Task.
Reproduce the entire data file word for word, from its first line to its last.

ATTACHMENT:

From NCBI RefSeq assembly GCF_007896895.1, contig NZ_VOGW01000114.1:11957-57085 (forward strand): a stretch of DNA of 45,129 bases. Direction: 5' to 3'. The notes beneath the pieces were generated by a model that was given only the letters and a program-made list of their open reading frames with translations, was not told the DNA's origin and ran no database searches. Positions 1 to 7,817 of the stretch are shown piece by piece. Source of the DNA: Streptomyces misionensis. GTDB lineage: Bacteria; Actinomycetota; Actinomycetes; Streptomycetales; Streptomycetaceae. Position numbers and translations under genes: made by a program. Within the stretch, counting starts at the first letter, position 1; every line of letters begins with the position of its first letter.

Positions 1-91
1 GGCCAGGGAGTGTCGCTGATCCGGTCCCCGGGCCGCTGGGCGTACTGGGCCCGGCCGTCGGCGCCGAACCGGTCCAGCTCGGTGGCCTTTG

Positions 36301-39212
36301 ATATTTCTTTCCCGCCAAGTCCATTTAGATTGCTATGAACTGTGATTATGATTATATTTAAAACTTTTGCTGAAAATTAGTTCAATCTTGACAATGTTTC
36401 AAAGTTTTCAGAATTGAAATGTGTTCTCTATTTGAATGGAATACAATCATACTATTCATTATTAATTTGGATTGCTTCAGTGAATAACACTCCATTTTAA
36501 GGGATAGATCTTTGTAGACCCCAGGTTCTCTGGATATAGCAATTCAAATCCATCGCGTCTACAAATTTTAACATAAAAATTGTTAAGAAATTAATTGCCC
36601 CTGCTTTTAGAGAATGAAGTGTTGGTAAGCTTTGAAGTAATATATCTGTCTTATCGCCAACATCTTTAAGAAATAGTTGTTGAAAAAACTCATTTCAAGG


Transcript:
From NCBI RefSeq assembly GCF_007896895.1, contig NZ_VOGW01000114.1:11957-57085 (forward strand): a stretch of DNA of 45,129 bases. Direction: 5' to 3'. The notes beneath the pieces were generated by a model that was given only the letters and a program-made list of their open reading frames with translations, was not told the DNA's origin and ran no database searches. Positions 1 to 7,817 of the stretch are shown piece by piece. Source of the DNA: Streptomyces misionensis. GTDB lineage: Bacteria; Actinomycetota; Actinomycetes; Streptomycetales; Streptomycetaceae. Position numbers and translations under genes: made by a program. Within the stretch, counting starts at the first letter, position 1; every line of letters begins with the position of its first letter.

Positions 1-91
1 GGCCAGGGAGTGTCGCTGATCCGGTCCCCGGGCCGCTGGGCGTACTGGGCCCGGCCGTCGGCGCCGAACCGGTCCAGCTCGGTGGCCTTTG

Positions 36301-39212
36301 ATATTTCTTTCCCGCCAAGTCCATTTAGATTGCTATGAACTGTGATTATGATTATATTTAAAACTTTTGCTGAAAATTAGTTCAATCTTGACAATGTTTC
36401 AAAGTTTTCAGAATTGAAATGTGTTCTCTATTTGAATGGAATACAATCATACTATTCATTATTAATTTGGATTGCTTCAGTGAATAACACTCCATTTTAA
36501 GGGATAGATCTTTGTAGACCCCAGGTTCTCTGGATATAGCAATTCAAATCCATCGCGTCTACAAATTTTAACATAAAAATTGTTAAGAAATTAATTGCCC
36601 CTGCTTTTAGAGAATGAAGTGTTGGTAAGCTTTGAAGTAATATATCTGTCTTATCGCCAACATCTTTAAGAAATAGTTGTTGAAAAAACTCATTTCAAGG